Every quarter, many money managers have to disclose what they've bought and sold via 13F filings. Their latest moves can shine a bright light on smart stock picks.
Today let's look at Westfield Capital Management, an investment advisor serving institutions and wealthy investors. It employs deep fundamental research as it seeks out stocks that are underloved by the market, and its largest fund, the Large Cap Growth Equity Fund, has outperformed its Russell 1000 Growth benchmark since inception in 1989. Better still, it's a 100% partner-owned organization, so its staff's interests are aligned with those of clients.
The company's reportable stock portfolio totaled $17.0 billion in value as of Dec. 31, 2013.
So, what does Westfield's latest quarterly 13F filing tell us? Here are a few interesting details:
The biggest new holdings are Teva Pharmaceutical Industries and Tyco International. Other new holdings of interest include Dynavax Technologies Corporation (NASDAQ:DVAX) and Regions Financial Corporation (NYSE:RF). Dynavax shares are down some 46% over the past year. Its future might be bright if its adult hepatitis B vaccine Heplisav can overcome FDA safety concerns. Dynavax also has more formulations in its pipeline, tackling cancer, asthma, and more, though most are in early trial stages.
Southeast-focused regional bank Regions Financial emerged from the recent financial crisis in relatively good shape, having repaid its TARP obligation back in 2012. Its fourth quarter was a bit mixed, with earnings down from year-ago levels but full-year earnings up over the previous year and loans rising, as well. Bulls are hopeful about the bank's mobile ambitions and like its innovations, such as its "Regions Savings Secured Loan," a new fixed-rate installment loan responding to demand for (dangerous) payday loans. Regions Financial tripled its dividend in early 2013 and yields 1.2%.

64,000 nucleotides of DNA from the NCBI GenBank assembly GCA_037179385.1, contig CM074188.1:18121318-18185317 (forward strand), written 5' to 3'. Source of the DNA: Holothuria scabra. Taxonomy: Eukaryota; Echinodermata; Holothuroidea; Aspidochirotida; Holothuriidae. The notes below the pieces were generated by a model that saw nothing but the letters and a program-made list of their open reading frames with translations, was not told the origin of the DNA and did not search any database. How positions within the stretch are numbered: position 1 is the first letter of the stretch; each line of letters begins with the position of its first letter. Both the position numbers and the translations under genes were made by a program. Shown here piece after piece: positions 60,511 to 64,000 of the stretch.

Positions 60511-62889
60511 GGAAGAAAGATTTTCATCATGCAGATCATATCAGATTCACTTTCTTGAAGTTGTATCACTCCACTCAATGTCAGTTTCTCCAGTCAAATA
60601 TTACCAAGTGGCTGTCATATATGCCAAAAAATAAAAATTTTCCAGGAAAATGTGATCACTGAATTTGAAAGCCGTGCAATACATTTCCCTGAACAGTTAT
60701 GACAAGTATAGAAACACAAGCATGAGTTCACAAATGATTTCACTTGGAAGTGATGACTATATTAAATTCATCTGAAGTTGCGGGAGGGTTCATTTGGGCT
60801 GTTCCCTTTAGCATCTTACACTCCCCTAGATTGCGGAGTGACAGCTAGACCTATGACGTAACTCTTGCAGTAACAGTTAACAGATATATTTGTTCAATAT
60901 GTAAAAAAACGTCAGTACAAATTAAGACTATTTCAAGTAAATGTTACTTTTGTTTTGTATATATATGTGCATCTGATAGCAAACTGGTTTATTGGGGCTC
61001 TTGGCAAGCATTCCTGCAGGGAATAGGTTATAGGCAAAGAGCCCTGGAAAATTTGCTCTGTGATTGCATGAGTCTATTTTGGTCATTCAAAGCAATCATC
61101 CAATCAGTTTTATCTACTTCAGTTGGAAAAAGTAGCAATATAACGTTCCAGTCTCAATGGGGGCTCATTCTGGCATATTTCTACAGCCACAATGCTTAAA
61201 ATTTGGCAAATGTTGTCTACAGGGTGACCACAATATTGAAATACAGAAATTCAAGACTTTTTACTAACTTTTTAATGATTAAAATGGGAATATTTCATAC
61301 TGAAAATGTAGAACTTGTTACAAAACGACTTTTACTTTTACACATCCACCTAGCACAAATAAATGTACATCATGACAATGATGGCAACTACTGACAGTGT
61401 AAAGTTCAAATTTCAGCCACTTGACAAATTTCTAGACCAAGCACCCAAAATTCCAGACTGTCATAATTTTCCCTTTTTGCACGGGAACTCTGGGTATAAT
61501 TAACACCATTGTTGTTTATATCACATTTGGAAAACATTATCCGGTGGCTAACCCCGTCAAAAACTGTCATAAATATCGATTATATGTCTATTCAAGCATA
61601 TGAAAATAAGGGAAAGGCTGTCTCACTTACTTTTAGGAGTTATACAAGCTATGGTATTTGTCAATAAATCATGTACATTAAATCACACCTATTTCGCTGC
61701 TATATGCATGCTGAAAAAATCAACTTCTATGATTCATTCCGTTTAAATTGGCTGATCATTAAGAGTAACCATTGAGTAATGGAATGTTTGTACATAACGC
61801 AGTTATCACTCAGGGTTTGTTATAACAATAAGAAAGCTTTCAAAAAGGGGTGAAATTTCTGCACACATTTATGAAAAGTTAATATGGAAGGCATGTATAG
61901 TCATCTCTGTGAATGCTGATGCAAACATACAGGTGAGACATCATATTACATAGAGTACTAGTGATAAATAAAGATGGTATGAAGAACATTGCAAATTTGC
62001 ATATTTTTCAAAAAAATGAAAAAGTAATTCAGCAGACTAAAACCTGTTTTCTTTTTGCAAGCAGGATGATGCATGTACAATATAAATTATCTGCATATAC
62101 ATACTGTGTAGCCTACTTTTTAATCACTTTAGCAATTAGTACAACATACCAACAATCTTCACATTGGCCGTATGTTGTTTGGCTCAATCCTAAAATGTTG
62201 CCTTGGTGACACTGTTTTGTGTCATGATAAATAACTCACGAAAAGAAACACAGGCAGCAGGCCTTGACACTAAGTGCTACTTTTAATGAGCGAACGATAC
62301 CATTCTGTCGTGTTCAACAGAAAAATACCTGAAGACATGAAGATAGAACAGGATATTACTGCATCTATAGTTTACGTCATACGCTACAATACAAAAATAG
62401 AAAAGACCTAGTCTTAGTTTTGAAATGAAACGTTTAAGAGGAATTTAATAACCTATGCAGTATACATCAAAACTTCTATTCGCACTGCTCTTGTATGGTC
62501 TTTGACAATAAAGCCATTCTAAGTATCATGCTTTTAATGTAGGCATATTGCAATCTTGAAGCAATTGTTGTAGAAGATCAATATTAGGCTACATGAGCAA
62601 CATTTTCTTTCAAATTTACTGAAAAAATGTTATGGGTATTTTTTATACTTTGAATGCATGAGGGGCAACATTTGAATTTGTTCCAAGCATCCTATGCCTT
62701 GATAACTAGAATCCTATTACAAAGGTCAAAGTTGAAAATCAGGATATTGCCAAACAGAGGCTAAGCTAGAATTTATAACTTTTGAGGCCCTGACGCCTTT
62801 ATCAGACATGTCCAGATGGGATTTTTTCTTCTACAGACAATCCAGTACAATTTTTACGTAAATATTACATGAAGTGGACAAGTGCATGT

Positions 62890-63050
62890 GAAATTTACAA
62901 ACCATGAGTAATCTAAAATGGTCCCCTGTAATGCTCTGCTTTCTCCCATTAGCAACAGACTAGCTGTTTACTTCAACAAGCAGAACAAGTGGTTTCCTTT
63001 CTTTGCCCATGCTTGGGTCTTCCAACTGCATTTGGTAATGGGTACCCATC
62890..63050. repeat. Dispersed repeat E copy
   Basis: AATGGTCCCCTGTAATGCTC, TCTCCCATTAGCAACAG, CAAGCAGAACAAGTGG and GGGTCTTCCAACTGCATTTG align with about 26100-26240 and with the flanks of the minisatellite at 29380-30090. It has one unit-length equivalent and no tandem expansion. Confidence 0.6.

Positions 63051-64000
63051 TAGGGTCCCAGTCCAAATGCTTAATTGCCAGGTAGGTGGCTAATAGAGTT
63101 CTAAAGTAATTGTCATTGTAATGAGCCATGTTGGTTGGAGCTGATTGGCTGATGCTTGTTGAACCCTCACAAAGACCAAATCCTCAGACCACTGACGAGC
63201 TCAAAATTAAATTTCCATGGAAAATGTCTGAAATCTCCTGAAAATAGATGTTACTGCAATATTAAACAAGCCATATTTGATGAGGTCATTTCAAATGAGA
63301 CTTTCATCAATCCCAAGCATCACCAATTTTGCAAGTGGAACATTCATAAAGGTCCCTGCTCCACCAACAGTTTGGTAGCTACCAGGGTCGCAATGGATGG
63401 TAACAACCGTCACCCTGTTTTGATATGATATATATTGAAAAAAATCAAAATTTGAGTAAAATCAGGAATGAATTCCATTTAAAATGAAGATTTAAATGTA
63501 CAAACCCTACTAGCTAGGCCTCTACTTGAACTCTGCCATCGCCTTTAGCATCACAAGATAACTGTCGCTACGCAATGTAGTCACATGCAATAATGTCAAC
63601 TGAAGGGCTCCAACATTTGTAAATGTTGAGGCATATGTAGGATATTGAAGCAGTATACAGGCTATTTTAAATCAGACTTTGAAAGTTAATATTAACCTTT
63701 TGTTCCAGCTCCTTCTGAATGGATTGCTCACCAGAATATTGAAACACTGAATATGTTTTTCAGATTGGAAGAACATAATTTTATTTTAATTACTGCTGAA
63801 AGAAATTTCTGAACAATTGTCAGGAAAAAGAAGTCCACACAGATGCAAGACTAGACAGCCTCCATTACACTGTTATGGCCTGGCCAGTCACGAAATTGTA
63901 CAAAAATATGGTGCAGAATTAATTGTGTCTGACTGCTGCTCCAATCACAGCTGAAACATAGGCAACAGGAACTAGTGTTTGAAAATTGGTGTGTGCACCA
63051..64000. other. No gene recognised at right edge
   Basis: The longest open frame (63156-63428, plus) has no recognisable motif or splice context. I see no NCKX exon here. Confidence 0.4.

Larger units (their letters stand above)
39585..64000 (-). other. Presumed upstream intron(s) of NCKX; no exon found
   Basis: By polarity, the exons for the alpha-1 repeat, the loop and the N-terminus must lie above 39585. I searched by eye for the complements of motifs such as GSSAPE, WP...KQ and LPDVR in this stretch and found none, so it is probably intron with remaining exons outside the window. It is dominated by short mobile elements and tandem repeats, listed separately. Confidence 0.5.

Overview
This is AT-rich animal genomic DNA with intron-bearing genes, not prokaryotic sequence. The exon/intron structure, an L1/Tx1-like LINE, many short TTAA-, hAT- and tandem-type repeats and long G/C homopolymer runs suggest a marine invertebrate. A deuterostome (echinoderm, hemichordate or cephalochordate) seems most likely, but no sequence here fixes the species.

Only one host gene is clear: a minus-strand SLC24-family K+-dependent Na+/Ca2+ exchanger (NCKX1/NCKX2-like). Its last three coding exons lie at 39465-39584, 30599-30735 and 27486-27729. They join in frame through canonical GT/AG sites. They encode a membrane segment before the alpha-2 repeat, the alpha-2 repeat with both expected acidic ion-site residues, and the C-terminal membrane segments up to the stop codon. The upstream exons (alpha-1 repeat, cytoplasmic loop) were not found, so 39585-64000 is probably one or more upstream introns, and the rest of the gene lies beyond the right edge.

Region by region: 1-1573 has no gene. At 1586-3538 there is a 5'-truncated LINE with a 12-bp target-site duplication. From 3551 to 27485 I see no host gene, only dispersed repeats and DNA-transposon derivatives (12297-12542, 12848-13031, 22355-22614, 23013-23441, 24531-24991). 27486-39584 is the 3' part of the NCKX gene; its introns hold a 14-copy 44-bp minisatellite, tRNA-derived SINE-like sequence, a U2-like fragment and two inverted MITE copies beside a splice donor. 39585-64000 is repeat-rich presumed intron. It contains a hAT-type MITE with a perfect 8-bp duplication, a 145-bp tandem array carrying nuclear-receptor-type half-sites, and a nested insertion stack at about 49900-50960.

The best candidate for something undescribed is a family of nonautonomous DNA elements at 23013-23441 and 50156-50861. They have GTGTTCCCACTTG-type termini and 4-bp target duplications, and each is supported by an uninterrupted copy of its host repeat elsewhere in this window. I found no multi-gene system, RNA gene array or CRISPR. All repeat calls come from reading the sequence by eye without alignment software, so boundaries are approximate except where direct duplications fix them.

Among holdings in which Westfield Capital Management increased its stake was Acadia Pharmaceuticals (NASDAQ:ACAD). Acadia has nearly quadrupled in value over the past year on high hopes for its pimavanserin drug, which treats psychosis in patients with Parkinson's disease. The company thinks the drug might be effective against psychosis related to Alzheimer's Disease and schizophrenia, as well. Bears worry about the richly valued company's negligible revenue, rising share count, and clinical trial costs. Many think the stock has gotten ahead of itself, especially because ultimate FDA approval for pimavanserin is not guaranteed.
Westfield's biggest closed positions included Citrix Systems and Altera Corporation (NASDAQ: ALTR). Other closed positions of interest include Altria Group, (NYSE:MO). Programmable chipmaker Altera posted mixed fourth-quarter results, with revenue up 2% over year-ago levels, but earnings down. (Both numbers exceeded expectations, though.) Altera faces some tough competition and its profit margin has been pulling back. Still, some see its stock as appealing now, as the company could perform well in the long run, in part due to investments in the Chinese market. Altera stock yields 1.8%.
Domestic tobacco titan Altria sports a sizable dividend yield of 5.4% and its dividend has risen by about 8.5% annually, on average, over the past five years. Altria's future may not be as glorious as its past, due to rising taxes, regulations, competition from discount cigarettes, a shrinking smoker base, and even counterfeit cigarettes. Still, bulls point to its substantial free cash flow. They're hopeful about its move into electronic cigarettes -- one analyst even sees them eclipsing regular cigarettes within a decade -- but the FDA might regulate those, too. Altria's fourth-quarter results were disappointing, with Marlboro volume shrinking by 5.7% over year-earlier levels.
We should never blindly copy any investor's moves, no matter how talented the investor. But it can be useful to keep an eye on what smart folks are doing, and 13F forms can be great places to find intriguing candidates for our portfolios.